For the past week, I’ve been designing the printed material for a certain conference. I often forget the mixed emotions that come with switching medium and designing for print again. On one hand, it’s great not to have to think about IA, usability and CSS bugs and to focus on just creating something nice and smelling paper (we’ll get on to that). On the other hand though, especially when designing to a specific deadline which can’t shift, the feeling of finality that comes with print still scares the shit out of me. If it’s wrong, that’s it.

A small dig at web process

Maybe it’s me, but when I’m designing for print—especially when I’m preparing artwork—I take immense care to not screw things up. Because once it’s at the printers, then there’s no going back. With the web, the act of finalising work before completion is actually only imposed by process and not by the physical act of uploading something. If you upload something and it’s not right, you redo it and upload again. Can’t do that with a 20k run of annual reports.

This bothers me.

So, note to self, get in the same mental space for the final production work for web design as you do for print. Probably easier said than done.

Feeling and smelling paper

I like this bit of print design. My wife still laughs at me whenever we’re out and I go fondling and smelling paper stock in Waterstones. This week, I’ve had a great time speaking with my printer and sourcing a really great stock for the conference material. This involves looking, feeling and smelling. Choosing the right stock is such a sensual experience (note. I’m using that word in its correct context there. Choosing paper is definitely not sexual. Well, for me anyway.) Also, having just gone into business myself, I don’t have the stash of paper samples I’ve had access to in the past when I worked in agencies. So, I’ve been on a dreadful looking site, who have an incredibly useful list of mills, brands and products. I began the task of compiling my own paper collection.

I was amazed at how varied the industries websites were. What was surprising was that all of them, except one, made ordering swatches and samples incredibly frustrating. After about an hour, I gave up on most and picked the phone up. I don’t get it, how is this difficult? Like I said, there was one site that really stood out as a visual, interesting way of ordering samples. That was Zanders Samples.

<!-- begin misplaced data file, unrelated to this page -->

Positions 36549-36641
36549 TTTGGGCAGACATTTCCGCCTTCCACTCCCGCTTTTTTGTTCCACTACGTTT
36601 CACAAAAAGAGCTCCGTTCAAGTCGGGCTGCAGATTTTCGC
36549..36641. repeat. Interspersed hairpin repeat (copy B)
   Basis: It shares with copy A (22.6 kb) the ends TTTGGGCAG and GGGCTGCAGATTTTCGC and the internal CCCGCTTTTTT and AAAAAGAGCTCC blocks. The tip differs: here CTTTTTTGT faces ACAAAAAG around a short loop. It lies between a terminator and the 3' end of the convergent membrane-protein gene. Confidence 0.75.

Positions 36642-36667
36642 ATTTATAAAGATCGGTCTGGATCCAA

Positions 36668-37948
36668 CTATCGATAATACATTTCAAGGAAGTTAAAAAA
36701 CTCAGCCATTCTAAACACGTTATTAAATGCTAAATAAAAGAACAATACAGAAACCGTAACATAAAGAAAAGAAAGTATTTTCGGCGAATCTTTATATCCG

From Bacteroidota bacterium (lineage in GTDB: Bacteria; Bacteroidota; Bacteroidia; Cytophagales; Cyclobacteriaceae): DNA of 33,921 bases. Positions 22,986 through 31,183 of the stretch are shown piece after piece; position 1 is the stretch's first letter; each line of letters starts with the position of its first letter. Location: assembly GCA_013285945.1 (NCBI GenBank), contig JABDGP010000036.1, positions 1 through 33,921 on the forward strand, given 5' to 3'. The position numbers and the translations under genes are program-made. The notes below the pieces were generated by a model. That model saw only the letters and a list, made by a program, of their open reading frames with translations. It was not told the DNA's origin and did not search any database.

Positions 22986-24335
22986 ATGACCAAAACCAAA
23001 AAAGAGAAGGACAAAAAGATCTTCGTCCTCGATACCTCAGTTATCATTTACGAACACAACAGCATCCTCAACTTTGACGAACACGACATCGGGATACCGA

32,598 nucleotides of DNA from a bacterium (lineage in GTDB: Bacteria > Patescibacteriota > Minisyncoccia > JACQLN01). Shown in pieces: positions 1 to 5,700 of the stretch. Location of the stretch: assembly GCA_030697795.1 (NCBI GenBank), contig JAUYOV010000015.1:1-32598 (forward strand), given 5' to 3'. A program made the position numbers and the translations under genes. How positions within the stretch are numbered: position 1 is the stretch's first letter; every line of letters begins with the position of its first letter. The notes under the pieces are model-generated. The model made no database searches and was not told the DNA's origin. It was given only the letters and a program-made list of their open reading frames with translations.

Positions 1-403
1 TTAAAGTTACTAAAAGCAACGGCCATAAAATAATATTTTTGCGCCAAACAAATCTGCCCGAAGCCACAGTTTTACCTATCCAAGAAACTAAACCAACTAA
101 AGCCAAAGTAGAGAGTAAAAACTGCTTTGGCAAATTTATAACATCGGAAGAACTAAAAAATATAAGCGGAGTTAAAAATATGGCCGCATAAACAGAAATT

Zanders, a joy to order

First off, before I go on about how great this was, ignore the fact the code is shonky. Okay? Good.

Most of the online sample ordering services I came across were simple shopping cart type functionality. For the most part, they worked well, but considering the breadth of most product ranges (in terms of size, colour, weight etc.), and the choices I had to make before ordering, the simple shopping cart soon became a monstrous list of links. Then I stumbled across the Zanders UK samples site.

Very simple, task driven presentation. Do you want samples? Or other stuff?

The homepage is so simple; do you want samples (tailored to order of course), or generic product swatches and promotional material.

On clicking samples, you are treated to some wonderfully simple illustrations to guide you through the process.

1. Choose what type of sample you want. 2. Pick a product. 3. Pick a product type and 4. Here’s what you ordered.

A really fresh take on a labourious process.

Know where I can get more swatches?

Years ago, when I was a full-time print designer, swatches and paper samples seemed to be easier to come by. Bigger mills, such as Modo, where pretty much throwing bulky swatches at any newly graduated designer. Oh how times of change. I really couldn’t believe how difficult it was to track these down this week. Anyway, I’m getting there, slowly. On that note, does anyone know of any good mills or distributors who’d be happy to send me a decent range of paper swatches?